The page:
When somebody interviews for a job at Queerty, it’s kind of a given that everyone is a homogay of some sort around these parts. But when somebody interviews at the Washington D.C. marketing and communications firm OmniStudio Inc., it’s less clear that the boss is a ghey! Should potential employers reveal their homosessuality to potential hires?
NO STUPIDS, IT’S NOT RELEVANT, say some employers who think sexuality disclosure has no place in the workplace.
“If it’s not relevant, then it shouldn’t be brought out in an interview,” says Eileen Kessler, who is gay and the owner of OmniStudio Inc., a marketing-communications firm in Washington, D.C.
YES OF COURSE, say some bosses who don’t want to deal with employees running for the door if they find out the person signing the paychecks goes to bed at night with a member of the same sex.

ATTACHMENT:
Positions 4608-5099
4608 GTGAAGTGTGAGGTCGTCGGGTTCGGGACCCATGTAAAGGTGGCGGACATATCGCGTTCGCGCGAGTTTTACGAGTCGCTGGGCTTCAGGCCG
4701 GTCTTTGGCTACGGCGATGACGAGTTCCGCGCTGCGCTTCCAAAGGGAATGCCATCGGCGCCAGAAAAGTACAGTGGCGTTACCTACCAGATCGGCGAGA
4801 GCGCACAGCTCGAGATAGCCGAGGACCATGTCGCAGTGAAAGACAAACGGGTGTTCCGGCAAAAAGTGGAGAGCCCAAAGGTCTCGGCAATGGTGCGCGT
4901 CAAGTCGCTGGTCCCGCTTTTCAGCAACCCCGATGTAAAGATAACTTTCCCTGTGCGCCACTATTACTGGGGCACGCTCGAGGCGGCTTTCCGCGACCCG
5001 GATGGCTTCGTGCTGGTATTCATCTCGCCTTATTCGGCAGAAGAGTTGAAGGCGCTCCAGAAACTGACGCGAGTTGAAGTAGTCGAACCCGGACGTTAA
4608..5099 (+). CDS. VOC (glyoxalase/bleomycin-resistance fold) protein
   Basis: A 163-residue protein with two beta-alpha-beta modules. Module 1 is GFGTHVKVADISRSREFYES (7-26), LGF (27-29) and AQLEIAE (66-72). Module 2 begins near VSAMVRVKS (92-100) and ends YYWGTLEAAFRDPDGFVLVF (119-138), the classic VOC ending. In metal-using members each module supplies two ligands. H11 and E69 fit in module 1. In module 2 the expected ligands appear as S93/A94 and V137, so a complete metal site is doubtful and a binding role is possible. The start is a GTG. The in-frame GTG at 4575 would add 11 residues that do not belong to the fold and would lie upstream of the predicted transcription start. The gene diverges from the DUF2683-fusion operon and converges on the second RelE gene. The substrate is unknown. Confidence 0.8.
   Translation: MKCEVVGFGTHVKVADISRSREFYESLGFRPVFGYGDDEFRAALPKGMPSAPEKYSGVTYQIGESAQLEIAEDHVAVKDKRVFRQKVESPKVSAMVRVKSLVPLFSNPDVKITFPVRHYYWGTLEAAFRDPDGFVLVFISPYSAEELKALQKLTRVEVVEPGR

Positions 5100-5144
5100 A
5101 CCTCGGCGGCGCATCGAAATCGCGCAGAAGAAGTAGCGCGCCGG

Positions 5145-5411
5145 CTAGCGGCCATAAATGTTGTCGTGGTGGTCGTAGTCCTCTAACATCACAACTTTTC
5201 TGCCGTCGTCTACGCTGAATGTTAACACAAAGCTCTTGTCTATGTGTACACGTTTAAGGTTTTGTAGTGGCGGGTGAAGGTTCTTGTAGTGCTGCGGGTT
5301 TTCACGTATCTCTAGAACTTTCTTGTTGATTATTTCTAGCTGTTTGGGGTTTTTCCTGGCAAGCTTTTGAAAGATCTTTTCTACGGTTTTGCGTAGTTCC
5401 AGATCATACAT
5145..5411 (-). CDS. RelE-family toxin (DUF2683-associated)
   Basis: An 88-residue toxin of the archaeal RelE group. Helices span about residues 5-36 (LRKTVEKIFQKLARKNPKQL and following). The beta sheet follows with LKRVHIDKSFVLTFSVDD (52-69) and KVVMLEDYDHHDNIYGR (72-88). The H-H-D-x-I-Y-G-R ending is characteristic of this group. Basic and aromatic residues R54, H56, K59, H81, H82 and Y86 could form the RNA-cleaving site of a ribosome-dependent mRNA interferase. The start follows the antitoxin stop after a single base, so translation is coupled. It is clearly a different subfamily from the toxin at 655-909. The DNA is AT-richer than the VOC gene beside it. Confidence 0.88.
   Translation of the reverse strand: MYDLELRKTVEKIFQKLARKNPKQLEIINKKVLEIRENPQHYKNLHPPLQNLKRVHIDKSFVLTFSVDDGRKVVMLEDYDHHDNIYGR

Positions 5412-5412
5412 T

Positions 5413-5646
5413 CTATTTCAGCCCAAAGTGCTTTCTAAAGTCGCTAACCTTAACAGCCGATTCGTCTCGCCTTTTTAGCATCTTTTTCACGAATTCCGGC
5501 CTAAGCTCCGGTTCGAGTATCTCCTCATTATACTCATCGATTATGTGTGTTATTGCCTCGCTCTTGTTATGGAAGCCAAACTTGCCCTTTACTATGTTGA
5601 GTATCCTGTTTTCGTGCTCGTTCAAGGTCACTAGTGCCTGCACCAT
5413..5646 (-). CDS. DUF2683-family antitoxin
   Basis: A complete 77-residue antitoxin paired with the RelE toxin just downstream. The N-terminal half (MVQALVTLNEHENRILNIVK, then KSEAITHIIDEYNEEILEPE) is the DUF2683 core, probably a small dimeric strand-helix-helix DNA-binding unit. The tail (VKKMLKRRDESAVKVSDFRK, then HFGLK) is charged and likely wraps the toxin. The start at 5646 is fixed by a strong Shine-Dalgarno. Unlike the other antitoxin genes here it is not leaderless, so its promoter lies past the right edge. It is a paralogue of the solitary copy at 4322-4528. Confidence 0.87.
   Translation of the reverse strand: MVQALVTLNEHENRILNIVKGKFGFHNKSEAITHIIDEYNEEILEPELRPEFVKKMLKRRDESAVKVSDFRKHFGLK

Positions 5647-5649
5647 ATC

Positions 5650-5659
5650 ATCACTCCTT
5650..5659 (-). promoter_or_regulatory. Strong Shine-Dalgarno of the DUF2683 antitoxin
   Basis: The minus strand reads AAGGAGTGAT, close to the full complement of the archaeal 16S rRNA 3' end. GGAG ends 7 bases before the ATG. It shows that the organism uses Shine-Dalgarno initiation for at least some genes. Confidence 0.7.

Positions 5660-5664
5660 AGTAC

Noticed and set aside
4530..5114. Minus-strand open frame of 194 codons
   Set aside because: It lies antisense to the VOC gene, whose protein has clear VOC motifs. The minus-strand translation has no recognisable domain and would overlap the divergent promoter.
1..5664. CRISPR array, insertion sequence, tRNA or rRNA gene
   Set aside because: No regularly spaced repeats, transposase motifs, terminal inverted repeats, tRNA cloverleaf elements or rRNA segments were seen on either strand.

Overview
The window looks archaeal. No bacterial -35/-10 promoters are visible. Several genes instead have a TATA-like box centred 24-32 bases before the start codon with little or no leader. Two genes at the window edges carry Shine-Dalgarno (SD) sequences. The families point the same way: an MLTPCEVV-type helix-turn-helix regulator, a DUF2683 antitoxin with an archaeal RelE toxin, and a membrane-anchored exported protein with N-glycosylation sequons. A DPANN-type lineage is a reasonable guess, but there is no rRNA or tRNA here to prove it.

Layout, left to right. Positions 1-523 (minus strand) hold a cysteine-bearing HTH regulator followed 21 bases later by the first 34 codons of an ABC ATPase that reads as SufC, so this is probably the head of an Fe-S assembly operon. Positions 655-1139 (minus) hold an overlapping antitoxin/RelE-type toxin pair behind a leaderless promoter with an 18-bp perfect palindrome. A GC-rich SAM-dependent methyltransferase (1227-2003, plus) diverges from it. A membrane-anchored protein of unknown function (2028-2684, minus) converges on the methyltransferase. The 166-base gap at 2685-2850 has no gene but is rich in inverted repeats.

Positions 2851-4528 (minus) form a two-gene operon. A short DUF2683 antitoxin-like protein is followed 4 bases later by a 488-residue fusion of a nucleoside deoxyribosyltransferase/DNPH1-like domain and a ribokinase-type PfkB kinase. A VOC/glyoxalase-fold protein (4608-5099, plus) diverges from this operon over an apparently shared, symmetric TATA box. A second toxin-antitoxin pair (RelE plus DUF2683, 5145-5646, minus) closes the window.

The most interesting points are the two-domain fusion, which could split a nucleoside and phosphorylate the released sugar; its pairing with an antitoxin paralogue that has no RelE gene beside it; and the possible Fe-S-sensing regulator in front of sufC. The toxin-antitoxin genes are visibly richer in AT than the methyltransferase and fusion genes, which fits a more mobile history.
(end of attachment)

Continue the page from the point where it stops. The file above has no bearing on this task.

Paul Orefice, a partner and creative director at The Watsons LLC, a New York-based ad agency, says he recently told a candidate for a production-manager position that if hired, he’d be working among an all-gay staff. “Normally it wouldn’t matter,” says Mr. Orefice. “Work is not a place where you’re talking about your sex life. However, because we are eight gay people and sometimes we talk about things that happen to be gay related, I just felt compelled to tell him.” Mr. Orefice says he didn’t know for certain if the candidate was straight when he brought up the subject, but he turned out to be correct—the candidate “would’ve been the odd man out,” he says. “As much as I wanted to find out if he was talented, I also wanted to find out how much of a non-issue it was going to be with him.” The man accepted the job.
Hrmm, ok. It’s only fair, then, that straight employers, or companies that knowingly run very heterosexual workplaces, disclose to potential hires that, should they be gay, they’ll be the odd man out and possibly have to hear disparaging remarks about women! Also, alert white applicants if there might be any blacks roaming the cubicles!
Sound ridiculous? Exactly.